Preeclampsia is a major cause of premature delivery and both maternal and fetal death and the most common complication of pregnancy. Yet what causes the syndrome remains unclear.
A new study indicates that molecules that send detrimental signals are abundant in certain tissues in preeclampsia patients. The study also documented some of the complications experienced by babies born to mothers with preeclampsia.
"Preeclampsia is a multifaceted complication found uniquely in the pregnant patient and one that has puzzled scientists for years," says the leader of the study, Mohammad N. Uddin, a research scientist and assistant professor in the obstetrics and gynecology department of the Scott & White Healthcare/Texas A&M Health Science Center College of Medicine in Temple, Texas.
During pregnancy, the placenta functions like a trading post of sorts: Inside the pancake-shaped organ, maternal and fetal blood is trucked through, nutrients and oxygen are delivered to the developing fetus, and waste products are shipped out for disposal. All of that life-sustaining traffic requires a multitude of molecular signals, and Uddin's study zeroed in on the bad signals that may be involved in preeclampsia.
Uddin's team compared protein expression in samples from placentas and umbilical cords of 10 women who had experienced preeclampsia and 10 who had not. (The researchers also conducted the same analysis with rats.) They found that proteins that signal both cell stress and cell death were significantly higher in samples taken from the women who had experienced preeclampsia, Uddin says.
"Stress and (programmed cell death) signaling was upregulated in preeclamptic placentas and umbilical cords compared with normal pregnancies," Uddin says. In fact, the ratio of molecules Bax/Bcl-2, which is involved in programmed cell death, was increased 1.4-fold. Meanwhile the molecule Cox-2, which is related to inflammation, and the enzyme p38 MAPK, which is related to cell stress, were increased 2.5-fold and 3.0-fold, respectively.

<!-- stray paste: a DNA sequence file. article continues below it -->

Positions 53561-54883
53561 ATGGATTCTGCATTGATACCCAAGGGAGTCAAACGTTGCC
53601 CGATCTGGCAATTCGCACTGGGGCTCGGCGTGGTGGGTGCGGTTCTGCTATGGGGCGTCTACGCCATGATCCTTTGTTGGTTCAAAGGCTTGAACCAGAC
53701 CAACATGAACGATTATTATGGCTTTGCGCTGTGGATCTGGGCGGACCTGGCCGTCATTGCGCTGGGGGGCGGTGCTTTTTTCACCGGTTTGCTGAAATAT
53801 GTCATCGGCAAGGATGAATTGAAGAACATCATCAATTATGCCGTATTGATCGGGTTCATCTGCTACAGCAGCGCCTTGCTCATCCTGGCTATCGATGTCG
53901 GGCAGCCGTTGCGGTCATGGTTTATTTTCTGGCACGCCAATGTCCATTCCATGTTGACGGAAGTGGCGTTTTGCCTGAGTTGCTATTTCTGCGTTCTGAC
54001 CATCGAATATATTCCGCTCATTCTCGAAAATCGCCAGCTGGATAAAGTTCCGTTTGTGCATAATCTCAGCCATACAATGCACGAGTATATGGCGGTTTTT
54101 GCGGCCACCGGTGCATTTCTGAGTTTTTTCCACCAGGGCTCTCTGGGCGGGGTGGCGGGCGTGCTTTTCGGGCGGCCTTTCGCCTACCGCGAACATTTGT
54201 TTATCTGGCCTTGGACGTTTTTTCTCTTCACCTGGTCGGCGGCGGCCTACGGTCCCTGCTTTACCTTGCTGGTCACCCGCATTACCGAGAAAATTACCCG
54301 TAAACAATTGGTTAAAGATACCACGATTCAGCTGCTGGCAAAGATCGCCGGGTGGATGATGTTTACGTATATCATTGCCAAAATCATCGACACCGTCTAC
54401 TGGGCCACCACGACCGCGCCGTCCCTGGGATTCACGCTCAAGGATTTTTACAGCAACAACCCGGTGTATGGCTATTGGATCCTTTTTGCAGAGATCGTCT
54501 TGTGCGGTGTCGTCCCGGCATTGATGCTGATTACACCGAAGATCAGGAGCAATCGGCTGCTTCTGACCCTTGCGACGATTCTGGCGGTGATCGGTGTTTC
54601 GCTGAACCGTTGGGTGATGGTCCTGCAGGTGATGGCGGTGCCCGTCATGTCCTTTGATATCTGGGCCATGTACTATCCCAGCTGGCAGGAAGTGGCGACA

The researchers say that the increase in those factors could reduce nutrient transport and send bad signals to the maternal vascular system, which circulates blood. In addition, Uddin says, these circulating factors may pass the placental barrier: "The fetus has to adapt to this impending intrauterine environment and detrimental signaling, and this adaptation increases the risk of disease happening later in life."
In addition to analyzing what molecules were more pronounced in preeclampsia, the researchers were interested in learning more about the effects of the syndrome on study participants' babies. They found that the average hospital stay for preeclampsia babies was significantly longer: Those newborns stayed six days on average, while the babies born to mothers without preeclampsia stayed a little over three days on average.
While there were no complications reported for the babies from normal pregnancies, the babies with preeclamptic moms had a slew of issues: One had low blood sugar; four had jaundice; three had respiratory distress syndrome; one had extra and fused digits; one was overdue; one had abnormal abdominal fluid accumulation; and one had intrauterine growth restriction.
Uddin noted that there are numerous well-known effects of preeclampsia on babies: "These long-term effects are increased risks of hypertension and type 2 diabetes mellitus, aortic wall thickening (an early marker of atherosclerosis in children), increased risk of stroke, intellectual disabilities, hearing disabilities, neurodevelopmental delay, cerebral palsy and an increased risk of metabolic disorders."
Uddin says that the team's identification of the molecules overexpressed in the tissues from preeclampsia patients raises the possibility that those signals could be therapeutically blocked one day.